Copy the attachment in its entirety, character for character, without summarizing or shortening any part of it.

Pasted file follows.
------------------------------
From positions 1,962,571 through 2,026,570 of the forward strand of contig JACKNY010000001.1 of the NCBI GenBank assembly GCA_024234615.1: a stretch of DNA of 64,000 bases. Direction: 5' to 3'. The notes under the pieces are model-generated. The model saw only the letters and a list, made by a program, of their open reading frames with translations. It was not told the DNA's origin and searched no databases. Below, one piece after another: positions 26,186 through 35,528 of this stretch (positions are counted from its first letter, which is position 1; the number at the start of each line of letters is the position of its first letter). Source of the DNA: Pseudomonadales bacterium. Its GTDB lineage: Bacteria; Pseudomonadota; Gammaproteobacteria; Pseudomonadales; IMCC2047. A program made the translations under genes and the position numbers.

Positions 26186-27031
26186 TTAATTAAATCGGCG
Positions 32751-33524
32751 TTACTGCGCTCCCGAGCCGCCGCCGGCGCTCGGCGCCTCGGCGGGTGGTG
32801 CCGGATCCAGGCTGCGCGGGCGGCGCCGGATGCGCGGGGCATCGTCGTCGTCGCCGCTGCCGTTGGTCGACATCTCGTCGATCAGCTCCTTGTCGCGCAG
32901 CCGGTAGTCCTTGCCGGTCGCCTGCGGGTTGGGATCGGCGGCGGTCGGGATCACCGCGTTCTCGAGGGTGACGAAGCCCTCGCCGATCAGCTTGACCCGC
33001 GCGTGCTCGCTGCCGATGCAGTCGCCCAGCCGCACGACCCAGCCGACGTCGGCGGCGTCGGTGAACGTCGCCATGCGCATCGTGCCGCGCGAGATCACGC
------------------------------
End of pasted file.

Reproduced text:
From positions 1,962,571 through 2,026,570 of the forward strand of contig JACKNY010000001.1 of the NCBI GenBank assembly GCA_024234615.1: a stretch of DNA of 64,000 bases. Direction: 5' to 3'. The notes under the pieces are model-generated. The model saw only the letters and a list, made by a program, of their open reading frames with translations. It was not told the DNA's origin and searched no databases. Below, one piece after another: positions 26,186 through 35,528 of this stretch (positions are counted from its first letter, which is position 1; the number at the start of each line of letters is the position of its first letter). Source of the DNA: Pseudomonadales bacterium. Its GTDB lineage: Bacteria; Pseudomonadota; Gammaproteobacteria; Pseudomonadales; IMCC2047. A program made the translations under genes and the position numbers.

Positions 26186-27031
26186 TTAATTAAATCGGCG
Positions 32751-33524
32751 TTACTGCGCTCCCGAGCCGCCGCCGGCGCTCGGCGCCTCGGCGGGTGGTG
32801 CCGGATCCAGGCTGCGCGGGCGGCGCCGGATGCGCGGGGCATCGTCGTCGTCGCCGCTGCCGTTGGTCGACATCTCGTCGATCAGCTCCTTGTCGCGCAG
32901 CCGGTAGTCCTTGCCGGTCGCCTGCGGGTTGGGATCGGCGGCGGTCGGGATCACCGCGTTCTCGAGGGTGACGAAGCCCTCGCCGATCAGCTTGACCCGC
33001 GCGTGCTCGCTGCCGATGCAGTCGCCCAGCCGCACGACCCAGCCGACGTCGGCGGCGTCGGTGAACGTCGCCATGCGCATCGTGCCGCGCGAGATCACGC